Briefs courtesy Jewish Telegraphic Agency.

 

Nation & World Briefs


Ambulances Services Seal Deal

Israeli and Palestinian ambulance services signed an agreement they hope will ease Israel’s accession to the Red Cross and Red Crescent movement. Under Monday’s pact signed between Magen David Adom and the Palestinian Red Crescent in Geneva, Palestinian ambulances are guaranteed speedier passage through West Bank checkpoints. The move is seen as key to mollifying Arab signatories to the 1949 Geneva Conventions who might otherwise have voted against a resolution, to be discussed next week, that would introduce a nondenominational red diamond emblem to the Red Cross and Red Crescent movement, as Muslim states refuse to recognize the red Star of David. Swiss officials voiced confidence that the resolution would pass votes Dec. 5 and 6.

Kadima for Palestinian State

Ariel Sharon’s new political party accepts that a Palestinian state will arise alongside Israel. The Kadima party platform, published Monday, calls for “maximum security and assuring that Israel be a Jewish national home and that another state that shall arise be demilitarized, with terrorists disarmed.” The Israeli prime minister long opposed the idea of a Palestinian state before accepting it in recent years. Addressing members of his new faction in the Knesset, Sharon said he would not rule out a future coalition with his former party, Likud, even if it is led by his right-wing rival Benjamin Netanyahu.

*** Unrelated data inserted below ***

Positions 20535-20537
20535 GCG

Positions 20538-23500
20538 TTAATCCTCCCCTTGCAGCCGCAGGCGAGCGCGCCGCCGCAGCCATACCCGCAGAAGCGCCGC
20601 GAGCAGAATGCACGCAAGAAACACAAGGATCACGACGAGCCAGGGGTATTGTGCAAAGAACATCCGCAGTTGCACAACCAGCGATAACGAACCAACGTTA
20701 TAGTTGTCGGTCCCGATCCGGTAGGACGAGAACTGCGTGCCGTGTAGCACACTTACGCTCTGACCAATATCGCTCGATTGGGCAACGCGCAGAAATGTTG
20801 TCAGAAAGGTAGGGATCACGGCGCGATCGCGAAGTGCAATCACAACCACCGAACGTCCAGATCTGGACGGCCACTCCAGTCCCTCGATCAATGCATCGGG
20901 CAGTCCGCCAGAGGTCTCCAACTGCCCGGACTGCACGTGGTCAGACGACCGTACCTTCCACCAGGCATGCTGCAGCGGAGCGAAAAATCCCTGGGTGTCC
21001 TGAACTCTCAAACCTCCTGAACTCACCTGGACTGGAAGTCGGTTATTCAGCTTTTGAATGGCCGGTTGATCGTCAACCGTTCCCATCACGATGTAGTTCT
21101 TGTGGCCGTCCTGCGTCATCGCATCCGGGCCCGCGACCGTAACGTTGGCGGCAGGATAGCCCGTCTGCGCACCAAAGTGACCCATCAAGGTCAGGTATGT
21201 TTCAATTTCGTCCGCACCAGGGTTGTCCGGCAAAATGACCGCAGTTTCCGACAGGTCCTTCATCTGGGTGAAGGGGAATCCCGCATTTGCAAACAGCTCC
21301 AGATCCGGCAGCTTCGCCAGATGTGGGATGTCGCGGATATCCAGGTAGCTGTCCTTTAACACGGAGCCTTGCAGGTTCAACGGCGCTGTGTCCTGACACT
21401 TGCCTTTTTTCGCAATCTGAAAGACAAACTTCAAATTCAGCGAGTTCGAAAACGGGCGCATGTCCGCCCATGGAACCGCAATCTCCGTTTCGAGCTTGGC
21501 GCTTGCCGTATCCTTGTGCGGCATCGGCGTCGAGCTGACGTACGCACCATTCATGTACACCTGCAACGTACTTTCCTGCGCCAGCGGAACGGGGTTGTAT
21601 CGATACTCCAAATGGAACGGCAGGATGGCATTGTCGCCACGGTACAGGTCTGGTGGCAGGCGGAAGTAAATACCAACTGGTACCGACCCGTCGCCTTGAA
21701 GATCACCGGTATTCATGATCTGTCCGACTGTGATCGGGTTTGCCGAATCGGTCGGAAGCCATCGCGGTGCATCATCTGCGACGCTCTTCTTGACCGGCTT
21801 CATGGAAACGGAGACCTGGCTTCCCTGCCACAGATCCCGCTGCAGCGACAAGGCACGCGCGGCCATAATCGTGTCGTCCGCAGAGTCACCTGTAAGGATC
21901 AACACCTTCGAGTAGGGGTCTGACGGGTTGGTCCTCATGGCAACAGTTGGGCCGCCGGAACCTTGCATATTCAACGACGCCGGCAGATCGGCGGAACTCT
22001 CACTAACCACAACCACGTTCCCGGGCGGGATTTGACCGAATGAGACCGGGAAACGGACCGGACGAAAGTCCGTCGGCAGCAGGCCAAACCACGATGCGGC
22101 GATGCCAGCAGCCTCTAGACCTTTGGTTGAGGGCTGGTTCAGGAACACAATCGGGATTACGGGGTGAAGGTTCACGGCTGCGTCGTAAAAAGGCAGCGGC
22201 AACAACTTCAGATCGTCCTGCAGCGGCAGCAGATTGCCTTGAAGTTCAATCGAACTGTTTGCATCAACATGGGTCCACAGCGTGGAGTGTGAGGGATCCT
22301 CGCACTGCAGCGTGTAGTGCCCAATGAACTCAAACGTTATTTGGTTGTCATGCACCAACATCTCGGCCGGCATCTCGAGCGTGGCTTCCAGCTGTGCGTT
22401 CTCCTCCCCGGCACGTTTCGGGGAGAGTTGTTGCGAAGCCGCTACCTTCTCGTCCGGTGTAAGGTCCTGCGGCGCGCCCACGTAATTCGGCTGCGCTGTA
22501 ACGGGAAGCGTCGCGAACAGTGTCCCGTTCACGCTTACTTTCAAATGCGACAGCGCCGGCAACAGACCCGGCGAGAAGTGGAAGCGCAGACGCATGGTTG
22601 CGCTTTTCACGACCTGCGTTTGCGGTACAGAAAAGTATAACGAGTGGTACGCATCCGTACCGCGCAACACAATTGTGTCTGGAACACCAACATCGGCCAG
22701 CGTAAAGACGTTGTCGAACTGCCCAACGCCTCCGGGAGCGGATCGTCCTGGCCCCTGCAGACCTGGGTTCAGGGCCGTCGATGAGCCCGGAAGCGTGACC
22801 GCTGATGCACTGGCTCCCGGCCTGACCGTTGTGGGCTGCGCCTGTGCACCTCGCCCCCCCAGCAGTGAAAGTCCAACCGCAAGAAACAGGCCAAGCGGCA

“I favor achieving the broadest possible unity,” Sharon said.

Israel, Germany in Holocaust Grave Probe

Israel is helping German police identify the recently discovered remains of 34 Holocaust victims. The skeletons were uncovered last September in a suburb of Stuttgart that was formerly the site of the Echterdingen concentration camp. German authorities, who have a manifest of the camp’s inmates, turned to Israel for help in identifying the bodies. Yad Vashem said Sunday it would search its Holocaust archive for information that could be of use.

“This is a very rare case a mass grave with a relatively small number of bodies, accompanied by an orderly list of Jewish prisoners who were kept there at the time,” said Nadia Cohen of Yad Vashem’s information department. “All of this allows us to turn to our database in hope of identifying some of those buried there.”

Mubarak Calls Sharon Peacemaker

Egyptian President Hosni Mubarak said only Ariel Sharon can bring peace between Israel and the Palestinians.

“Sharon, of all the Israeli politicians, is the only one capable of achieving peace with the Palestinians,” Mubarak said last weekend in an interview with Spain’s ABC newspaper. “He has the ability to take difficult decisions, commit to what he says and carry it out.”

Mubarak praised Sharon’s decision last week to quit the Likud party.

“I think Sharon is serious in his efforts to achieve peace. The recent progress in Israel confirms this. He has left his own party to build another more centrist one, driven by his discontent with the rigid attitudes of his party on the peace process,” he said.

Asked about Palestinian Authority President Mahmoud Abbas’ failure to crack down on terrorist groups as required by the U.S.-led “road map” for peace, Mubarak counseled a wait-and-see attitude.

“You can’t demand now that the Palestinians disarm Hamas; it would complicate the situation,” he said. “The president is working seriously to stop the anarchy but he must be given time.”